Taken by Moonlight

By: Violette Dubrinsky

“And you know this because…you are said immature little girl?”

“Shut it, Maximilian.”

Vivienne could only shake her head, sigh and wait. Max hated when people said his full name, well…because it was one hell of a name. When she’d first heard it, she’d immediately thought of Gladiator, and although she’d tried to keep in her laughter, she’d ended up laughing in his face. Luckily, they’d been friends for years before he told her his full name and he couldn’t just break it off over her reaction to his name.

“Make me, Drew the Prude.”

Drew didn’t reply for a few moments and Vivienne popped an eyelid open. Had Max succeeded in really pissing her off by using that silly moniker he’d given her in college?

Drew had leaned forward and so had Max. They were now facing each other and she could make out their silhouettes and some of their expressions whenever they passed a streetlight or another car.

“Just because I don’t screw everything that moves does not make me a prude, Maximilian.”

It was said in a soft, hiss-filled voice. For a moment, Vivienne wondered if they remembered that she was there. She was preparing to seriously interrupt with a non-related question when Max replied, soft yet forceful. “No, you’re a prude because you refuse to do anything out of that stuck-up, prim and proper comfort-zone of yours. Drew. The. Prude. Suits you well.”

“Sooo…where are we going, Max? I mean, this guy has been driving for a long time,” Vivienne said loudly, leaning forward and forcing both of them back into their respective corners.

Max didn’t answer for long moments. “It’s this place called Fangs. It’s on the outskirts of the city. That’s why it’s so far.”

“We’re going to a place called Fangs?” Drew asked incredulously. “For Vivienne’s birthday, you’re taking her to some Goth-club? I mean, at least, I took us out to dinner at the—”

“Four Seasons. I was there, remember? Didn’t want to tell you but you were robbed. Food was bland at best, overcooked, or undercooked. You could have probably made her better food and that’s saying something.” He turned to address Vivienne once more. “It’s pretty exclusive, Viv, and definitely a step up from smoky bars, and food for people with no taste buds. My boss is on the VIP list of the place so she lent me her card—”

“Spare us the details on what you did to get it.”

Vivienne glared at Drew, but she’d turned to look out of the window. Max didn’t take the bait and continued on.

“And it’s rumored to have the best drinks and music in the city.”

“It doesn’t matter. I’m sure we’ll have fun.” Probably partly due to the fact that they entertained her with their constant bickering everywhere they went. Hopefully, they would entertain her by simply being good friends tonight, though from their prelude at the restaurant and now in the cab, she highly doubted it.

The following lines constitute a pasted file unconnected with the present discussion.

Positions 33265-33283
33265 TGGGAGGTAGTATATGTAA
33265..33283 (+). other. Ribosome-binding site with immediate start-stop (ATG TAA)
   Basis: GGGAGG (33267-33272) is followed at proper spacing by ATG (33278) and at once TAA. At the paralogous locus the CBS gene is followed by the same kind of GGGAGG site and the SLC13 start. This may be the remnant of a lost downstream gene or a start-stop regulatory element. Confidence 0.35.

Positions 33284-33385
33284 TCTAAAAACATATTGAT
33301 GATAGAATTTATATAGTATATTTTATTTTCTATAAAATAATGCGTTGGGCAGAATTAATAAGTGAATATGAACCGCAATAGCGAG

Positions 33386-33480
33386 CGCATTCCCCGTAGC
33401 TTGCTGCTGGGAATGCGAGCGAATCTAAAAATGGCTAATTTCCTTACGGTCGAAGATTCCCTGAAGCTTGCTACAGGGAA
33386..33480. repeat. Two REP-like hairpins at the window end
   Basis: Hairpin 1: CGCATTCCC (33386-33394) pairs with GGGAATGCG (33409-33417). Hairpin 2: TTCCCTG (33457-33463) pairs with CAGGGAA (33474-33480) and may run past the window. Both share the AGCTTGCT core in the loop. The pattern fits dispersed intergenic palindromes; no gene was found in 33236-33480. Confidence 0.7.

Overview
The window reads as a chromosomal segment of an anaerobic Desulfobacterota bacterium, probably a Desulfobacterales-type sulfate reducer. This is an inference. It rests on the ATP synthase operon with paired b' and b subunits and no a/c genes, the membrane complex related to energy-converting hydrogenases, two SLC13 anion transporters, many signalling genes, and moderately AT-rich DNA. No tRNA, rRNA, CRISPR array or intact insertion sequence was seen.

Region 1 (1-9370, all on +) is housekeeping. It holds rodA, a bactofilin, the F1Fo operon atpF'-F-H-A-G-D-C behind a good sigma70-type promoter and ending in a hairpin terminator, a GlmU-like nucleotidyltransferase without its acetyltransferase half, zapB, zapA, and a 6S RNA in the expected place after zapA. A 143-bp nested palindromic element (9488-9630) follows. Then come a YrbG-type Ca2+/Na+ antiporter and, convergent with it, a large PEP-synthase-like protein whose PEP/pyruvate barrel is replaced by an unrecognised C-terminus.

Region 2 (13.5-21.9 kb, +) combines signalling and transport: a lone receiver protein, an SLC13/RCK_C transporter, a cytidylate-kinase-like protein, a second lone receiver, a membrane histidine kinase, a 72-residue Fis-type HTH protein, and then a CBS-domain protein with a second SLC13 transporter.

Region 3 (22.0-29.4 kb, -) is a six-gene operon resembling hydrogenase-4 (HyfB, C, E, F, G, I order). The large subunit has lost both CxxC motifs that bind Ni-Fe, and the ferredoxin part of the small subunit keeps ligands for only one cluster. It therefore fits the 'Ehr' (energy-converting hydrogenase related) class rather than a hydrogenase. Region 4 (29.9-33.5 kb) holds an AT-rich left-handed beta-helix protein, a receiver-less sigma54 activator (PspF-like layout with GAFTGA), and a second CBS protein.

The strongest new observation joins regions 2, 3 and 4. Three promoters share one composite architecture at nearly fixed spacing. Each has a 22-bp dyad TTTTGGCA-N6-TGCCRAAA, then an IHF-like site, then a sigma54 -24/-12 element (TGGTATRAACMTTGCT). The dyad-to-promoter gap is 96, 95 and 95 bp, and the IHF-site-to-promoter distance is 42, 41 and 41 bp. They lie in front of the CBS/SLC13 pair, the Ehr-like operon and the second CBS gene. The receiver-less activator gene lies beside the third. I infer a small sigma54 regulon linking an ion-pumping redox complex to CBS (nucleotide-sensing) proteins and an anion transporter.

“Oh my Go—what is she wearing—why are we here? I knew we shouldn’t have listened to him, Viv. Seriously!”

They’d cleared two rather large and mean looking bouncers who stood outside of the tall building that looked like some sort of abandoned warehouse. After scanning the VIP card Max provided, they’d demanded identification, before glaring at the three of them for a long while. It took at least five minutes for them to actually get in. They’d then walked along a dimly lit corridor and had run into another bouncer, who’d pushed open a door for them. As soon as the door opened, the sound of blasting music and the reds and greens of club lights assaulted them.

And now, Drew had a death grip on her hand and Vivienne was slowly losing feeling in her fingers. Her eyes were on a raven-haired woman, probably their age or slightly older, wearing a spiked dog collar, a pink and black cut up shirt that revealed a belly ring and a tattoo of a skull on her lower back, a short leather skirt, and long white stiletto boots! Vivienne did a quick scan of the place and noticed that there were cages toward the front, and half naked men and women were dancing in them.

She turned to Max, who stood at her other side, taking in the place and the people with an unreadable expression on his face. He had been unusually quiet since the encounter with the bouncers.

“Max, are you okay—?”

He blinked and nodded, pasting on a smile as he looked at her. “Come on, birthday girl. Let’s get you those drinks—all on me.” He grabbed her other hand and began to move in the direction of the bar.

As she followed, Vivienne let her gaze roam the place. She saw a few others dressed like the girl with the cut-up shirt, and they were mostly dancing with each other against the walls next to the large speaker systems, but she also noticed people in business attire, and some in very casual clothing. The business suits all sat farther away, behind the bar, in the back corner. They were obviously here to drink and talk, not dance. The casuals were all over—walking around, talking, dancing. A mix of people were gathered tonight. She no longer felt overdressed.

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